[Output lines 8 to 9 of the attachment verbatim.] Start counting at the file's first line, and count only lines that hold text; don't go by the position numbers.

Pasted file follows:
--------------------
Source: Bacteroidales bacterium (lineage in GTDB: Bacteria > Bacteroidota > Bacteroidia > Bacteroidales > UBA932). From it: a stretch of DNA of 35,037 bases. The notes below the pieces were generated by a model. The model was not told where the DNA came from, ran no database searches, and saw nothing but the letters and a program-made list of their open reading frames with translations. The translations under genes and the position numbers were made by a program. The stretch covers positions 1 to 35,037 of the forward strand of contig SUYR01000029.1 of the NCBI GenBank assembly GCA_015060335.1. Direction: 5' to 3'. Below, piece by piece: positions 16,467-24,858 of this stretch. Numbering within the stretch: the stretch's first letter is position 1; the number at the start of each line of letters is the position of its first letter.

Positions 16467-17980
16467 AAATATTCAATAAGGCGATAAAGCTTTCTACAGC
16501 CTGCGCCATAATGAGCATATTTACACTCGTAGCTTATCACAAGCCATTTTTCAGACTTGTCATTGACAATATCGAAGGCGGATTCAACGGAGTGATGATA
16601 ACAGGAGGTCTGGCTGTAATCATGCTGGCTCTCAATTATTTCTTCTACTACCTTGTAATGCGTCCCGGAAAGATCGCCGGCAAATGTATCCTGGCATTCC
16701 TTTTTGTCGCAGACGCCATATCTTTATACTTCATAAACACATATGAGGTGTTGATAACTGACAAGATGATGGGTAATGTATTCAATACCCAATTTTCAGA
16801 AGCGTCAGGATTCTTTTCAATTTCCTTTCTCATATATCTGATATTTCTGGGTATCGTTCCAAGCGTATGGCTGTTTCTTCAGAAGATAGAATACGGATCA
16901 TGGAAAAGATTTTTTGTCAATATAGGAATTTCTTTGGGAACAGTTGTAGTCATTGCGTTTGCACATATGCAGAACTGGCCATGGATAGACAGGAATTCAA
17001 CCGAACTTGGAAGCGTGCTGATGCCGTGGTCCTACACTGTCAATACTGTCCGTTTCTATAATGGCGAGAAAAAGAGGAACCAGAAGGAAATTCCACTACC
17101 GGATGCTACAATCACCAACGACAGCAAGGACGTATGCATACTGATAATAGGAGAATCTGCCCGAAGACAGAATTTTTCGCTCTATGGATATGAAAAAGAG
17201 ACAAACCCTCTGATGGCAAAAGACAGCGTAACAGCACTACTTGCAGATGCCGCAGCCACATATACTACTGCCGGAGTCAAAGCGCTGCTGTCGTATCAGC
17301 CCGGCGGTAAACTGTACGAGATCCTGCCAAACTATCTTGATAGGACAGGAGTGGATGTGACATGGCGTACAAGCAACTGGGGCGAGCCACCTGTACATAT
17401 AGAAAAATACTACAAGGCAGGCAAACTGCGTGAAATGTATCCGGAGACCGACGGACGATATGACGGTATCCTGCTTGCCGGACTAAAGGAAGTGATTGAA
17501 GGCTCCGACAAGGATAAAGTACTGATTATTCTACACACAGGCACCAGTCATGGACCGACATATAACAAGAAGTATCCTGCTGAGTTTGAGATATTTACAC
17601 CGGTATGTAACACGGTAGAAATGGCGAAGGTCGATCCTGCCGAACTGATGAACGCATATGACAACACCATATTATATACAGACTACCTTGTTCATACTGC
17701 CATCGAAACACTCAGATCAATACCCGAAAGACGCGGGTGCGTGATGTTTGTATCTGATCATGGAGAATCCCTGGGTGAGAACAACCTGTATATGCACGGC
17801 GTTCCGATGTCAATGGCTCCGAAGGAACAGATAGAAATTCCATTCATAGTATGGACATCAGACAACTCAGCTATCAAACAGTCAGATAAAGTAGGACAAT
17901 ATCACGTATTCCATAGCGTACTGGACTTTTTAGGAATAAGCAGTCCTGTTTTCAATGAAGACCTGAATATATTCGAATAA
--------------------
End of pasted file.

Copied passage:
16901 TGGAAAAGATTTTTTGTCAATATAGGAATTTCTTTGGGAACAGTTGTAGTCATTGCGTTTGCACATATGCAGAACTGGCCATGGATAGACAGGAATTCAA
17001 CCGAACTTGGAAGCGTGCTGATGCCGTGGTCCTACACTGTCAATACTGTCCGTTTCTATAATGGCGAGAAAAAGAGGAACCAGAAGGAAATTCCACTACC